In a rare moment of respite for the EU, the Austrian public have elected a pro-EU president. Leading up to the vote, the polls had forecast a tight result with a strong showing for the populist far right candidate, which could have been another thorn in the side of the EU.
But then news filtered through from Italy that Matteo Renzi’s constitutional reforms were in trouble. Mr Renzi had called a referendum seeking to streamline Italy’s constitutional processes. But similar to the UK’s referendum on EU membership it quickly became apparent that voters would be voting for reasons unrelated to the referendum issue.
In fact, the referendum result delivered a thumping defeat. With a high turnout there can be little doubt that the vote was anti-establishment in the same manner of Trump and the UK’s Brexit referendum.
The Italian referendum result is bad news for the EU for two reasons.
Firstly, it seems likely that with Mr Renzi’s resignation there will be a general election some time in 2017. None of the main opposition parties in Italy are seeking to take Italy out of the EU, but Beppe Grillo’s Five Star Movement would seek to abandon the euro currency.
Put a 2017 Italian election alongside the other Eurozone elections in The Netherlands (March), France (April) and Germany (October), and possibly in Spain (where the government remains an unstable coalition) the possibilities for further damage are obvious. If either Italy or France elect a Euro-sceptic leader in 2017 then that could spark a series of events which could see the Eurozone fail.
Secondly, the referendum result could harm Italy’s banking sector. It was already under pressure, suffering from exposure to bad loans and widespread weakening in key asset ratios. Some of those banks had tentative plans to repair their balance sheets by raising funds from investors. That fundraising will likely now be harder in volume terms and in price. Some commentators are saying that the Italian government may have to step in – at a time when public debt is already at record levels.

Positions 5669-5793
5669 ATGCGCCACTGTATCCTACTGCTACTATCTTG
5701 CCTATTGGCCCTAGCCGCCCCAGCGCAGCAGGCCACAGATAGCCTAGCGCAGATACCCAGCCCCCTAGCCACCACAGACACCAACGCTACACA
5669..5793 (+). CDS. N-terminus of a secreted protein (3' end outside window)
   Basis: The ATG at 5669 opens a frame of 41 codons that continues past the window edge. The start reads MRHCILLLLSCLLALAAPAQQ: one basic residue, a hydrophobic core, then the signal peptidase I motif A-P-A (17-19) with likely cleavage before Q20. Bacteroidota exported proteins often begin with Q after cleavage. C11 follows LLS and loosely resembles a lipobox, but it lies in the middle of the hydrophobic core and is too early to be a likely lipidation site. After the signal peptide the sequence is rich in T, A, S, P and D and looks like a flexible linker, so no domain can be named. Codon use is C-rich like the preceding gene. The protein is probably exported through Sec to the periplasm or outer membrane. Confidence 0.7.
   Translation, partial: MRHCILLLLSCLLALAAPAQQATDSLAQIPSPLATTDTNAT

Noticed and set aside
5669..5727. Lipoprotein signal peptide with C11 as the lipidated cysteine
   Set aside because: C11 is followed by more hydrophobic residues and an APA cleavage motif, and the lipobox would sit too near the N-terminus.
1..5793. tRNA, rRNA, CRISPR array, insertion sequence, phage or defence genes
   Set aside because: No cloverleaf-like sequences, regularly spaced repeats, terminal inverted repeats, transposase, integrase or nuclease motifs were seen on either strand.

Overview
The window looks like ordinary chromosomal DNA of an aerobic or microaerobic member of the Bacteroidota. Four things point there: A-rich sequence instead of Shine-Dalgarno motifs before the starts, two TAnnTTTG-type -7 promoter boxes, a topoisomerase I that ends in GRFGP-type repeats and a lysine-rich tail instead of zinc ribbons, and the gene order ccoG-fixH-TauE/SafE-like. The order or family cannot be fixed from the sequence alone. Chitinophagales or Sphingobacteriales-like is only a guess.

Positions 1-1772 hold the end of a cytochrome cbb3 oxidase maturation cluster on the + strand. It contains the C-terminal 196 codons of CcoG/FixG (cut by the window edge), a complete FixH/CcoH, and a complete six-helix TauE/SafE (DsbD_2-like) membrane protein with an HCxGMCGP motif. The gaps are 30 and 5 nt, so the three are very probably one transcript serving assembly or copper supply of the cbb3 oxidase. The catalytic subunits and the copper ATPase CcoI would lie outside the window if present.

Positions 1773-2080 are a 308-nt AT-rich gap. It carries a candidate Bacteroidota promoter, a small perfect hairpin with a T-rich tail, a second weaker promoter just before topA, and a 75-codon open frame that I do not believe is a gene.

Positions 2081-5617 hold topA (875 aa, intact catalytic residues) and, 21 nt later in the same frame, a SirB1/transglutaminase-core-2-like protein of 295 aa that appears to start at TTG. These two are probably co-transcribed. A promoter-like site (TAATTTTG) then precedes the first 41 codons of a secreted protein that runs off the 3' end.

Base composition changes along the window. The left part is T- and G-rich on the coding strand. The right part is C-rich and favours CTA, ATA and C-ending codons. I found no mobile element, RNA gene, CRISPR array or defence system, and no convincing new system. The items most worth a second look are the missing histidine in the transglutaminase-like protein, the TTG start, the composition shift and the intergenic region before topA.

I am by nature an optimist, but I fear for the EU and the Eurozone. Regional and national politicians seem incapable of acting with the required urgency or on the scale required to turn the tide of anti-EU sentiment in time to influence those voting in the 2017 elections.
That said, there are plenty who don’t fear or even seek the break-up of the EU and/or the Eurozone. They believe that the region will be better financially and socially in the long run if not confined by interference from Brussels. They believe that those forecasting doom have been wrong before and will be wrong again.
The implications of all this for business are rooted in risk identification and management, starting with supply chain and working capital assessment. You may have relatively little exposure to the Eurozone economies, but do your customers and suppliers? Are you ready to deal with a general slowing in regional economic activity?
There will be volatility around these elections, whatever the results. Outside of them something else will happen that impacts the future of the EU that we have yet to anticipate. In time, 2016 might be seen as just a warm up for the main event.